Child life specialists, who help children and their families understand what to expect and how to cope with the hospital and surgical experience, offer these tips for helping prepare your child.
Very young children may become anxious if they have too much time to think about what will happen. Wait until a few days before surgery to explain what is going to happen. Older children can be told sooner and are able to absorb more details about the procedures. Adolescents may benefit by being included in discussions from the start and being made to feel that they have a part in planning.
One of the most important things you can do to prepare your child for hospitalization is to ensure that they feel safe by letting them know you will be nearby at all times and overseeing their care.
Children do best when they know what to expect. Your child’s age, experience, and personality will determine how much she will want to know about the hospitalization or procedures to be performed. Be sure to answer questions as honestly as possible to help your child maintain trust in you and the health care team and also to correct any misunderstandings or allay any fears he may have.
Your child’s brothers and sisters may also have questions, concerns, and fears. You’ll need to have similar conversations with them and provide reassuring but honest answers to their questions. Be sure to communicate with them individually throughout the experience and invite them to accompany you on a visit to the hospital.
The hospital environment may be strange or even anxiety-provoking to your child. You can help make your child feel more comfortable by bringing some familiar objects and a favorite toy or stuffed animal.
If you or your child need help understanding any aspect of the transplant experience, a child life specialist who is specially trained in transplantation is available to speak with your or provide more information. To talk to a child life specialist, call 214-456-8600.
Following admission to the hospital, your child will be given additional blood tests to confirm that the donor liver is a good match. Your child will then be taken to the operating room. The length of time of the transplant surgery varies significantly. A member of the transplant team will tell you what to expect beforehand and will update you on the progress of the surgery.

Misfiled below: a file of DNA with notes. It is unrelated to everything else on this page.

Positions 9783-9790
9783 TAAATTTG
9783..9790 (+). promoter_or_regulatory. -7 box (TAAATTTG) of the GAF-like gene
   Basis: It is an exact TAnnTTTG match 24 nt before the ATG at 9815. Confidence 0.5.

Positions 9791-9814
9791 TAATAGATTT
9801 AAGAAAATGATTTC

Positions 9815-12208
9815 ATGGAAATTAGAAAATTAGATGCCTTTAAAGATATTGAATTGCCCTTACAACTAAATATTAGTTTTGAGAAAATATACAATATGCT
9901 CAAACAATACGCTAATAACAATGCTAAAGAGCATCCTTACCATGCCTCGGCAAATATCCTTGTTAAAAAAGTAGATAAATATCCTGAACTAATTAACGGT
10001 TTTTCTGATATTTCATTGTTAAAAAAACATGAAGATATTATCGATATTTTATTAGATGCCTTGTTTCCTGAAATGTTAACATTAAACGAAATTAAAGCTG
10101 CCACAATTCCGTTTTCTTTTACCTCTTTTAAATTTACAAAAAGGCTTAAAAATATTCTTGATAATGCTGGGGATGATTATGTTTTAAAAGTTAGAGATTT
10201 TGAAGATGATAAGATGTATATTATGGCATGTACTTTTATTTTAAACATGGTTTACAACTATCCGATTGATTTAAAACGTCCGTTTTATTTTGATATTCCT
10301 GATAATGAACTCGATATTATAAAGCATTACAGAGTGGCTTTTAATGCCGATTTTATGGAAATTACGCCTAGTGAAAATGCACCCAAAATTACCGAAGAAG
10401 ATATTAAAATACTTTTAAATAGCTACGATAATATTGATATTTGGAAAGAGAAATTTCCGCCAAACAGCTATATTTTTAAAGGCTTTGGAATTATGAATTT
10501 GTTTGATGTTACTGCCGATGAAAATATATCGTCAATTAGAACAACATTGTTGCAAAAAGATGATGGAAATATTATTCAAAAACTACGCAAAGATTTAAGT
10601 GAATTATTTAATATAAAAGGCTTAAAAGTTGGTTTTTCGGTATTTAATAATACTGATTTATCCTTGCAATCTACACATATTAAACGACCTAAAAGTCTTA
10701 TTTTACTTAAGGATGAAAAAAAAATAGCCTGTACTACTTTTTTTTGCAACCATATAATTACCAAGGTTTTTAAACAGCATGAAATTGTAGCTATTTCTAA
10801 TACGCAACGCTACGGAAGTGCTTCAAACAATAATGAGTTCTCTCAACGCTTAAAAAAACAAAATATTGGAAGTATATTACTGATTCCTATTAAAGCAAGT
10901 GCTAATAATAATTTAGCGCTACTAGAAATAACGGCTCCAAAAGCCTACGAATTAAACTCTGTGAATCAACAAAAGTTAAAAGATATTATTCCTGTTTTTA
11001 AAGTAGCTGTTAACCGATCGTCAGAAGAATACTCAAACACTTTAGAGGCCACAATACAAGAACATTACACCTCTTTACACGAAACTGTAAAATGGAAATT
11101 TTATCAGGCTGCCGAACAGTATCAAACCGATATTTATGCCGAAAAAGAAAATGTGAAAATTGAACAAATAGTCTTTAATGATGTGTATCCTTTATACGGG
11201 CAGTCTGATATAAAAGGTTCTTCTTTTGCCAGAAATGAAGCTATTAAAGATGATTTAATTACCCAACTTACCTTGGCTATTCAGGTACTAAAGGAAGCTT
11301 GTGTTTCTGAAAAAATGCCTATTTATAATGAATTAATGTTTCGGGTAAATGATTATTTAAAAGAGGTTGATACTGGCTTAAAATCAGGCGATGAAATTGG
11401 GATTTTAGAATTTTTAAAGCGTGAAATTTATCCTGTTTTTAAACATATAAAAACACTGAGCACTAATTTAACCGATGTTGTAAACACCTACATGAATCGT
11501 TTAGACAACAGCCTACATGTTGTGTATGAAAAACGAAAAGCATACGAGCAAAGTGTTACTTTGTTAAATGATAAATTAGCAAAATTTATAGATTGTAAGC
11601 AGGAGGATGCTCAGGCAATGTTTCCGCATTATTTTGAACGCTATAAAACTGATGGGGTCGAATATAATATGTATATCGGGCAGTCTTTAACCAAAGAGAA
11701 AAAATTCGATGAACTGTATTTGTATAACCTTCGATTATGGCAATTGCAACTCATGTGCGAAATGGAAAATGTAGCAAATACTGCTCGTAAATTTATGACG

When the surgery is completed, your child will be monitored closely in the intensive care unit (ICU). At all steps after surgery, a member of the transplant team will provide you with information and education concerning postoperative care and what you will need to know following discharge from the hospital, including details about diet, activities permitted, medications, schedules for follow up, and more.
After surgery, as before, great effort will be made to reduce the likelihood that your child will reject the donor liver. Rejection, which is the body’s natural reaction to the presence of a foreign object, may occur when your child’s immune system responds to the transplanted liver as if it were a threat, producing antibodies to attack the new organ. To prevent rejection, the immune system— because it doesn’t recognize that the new liver is a lifesaver— must be tricked into accepting the new organ and not fighting it as if it were a threatening invader.
Each child’s experience will vary, but the following are among the common symptoms of rejection. Contact the transplant team at once if you observe: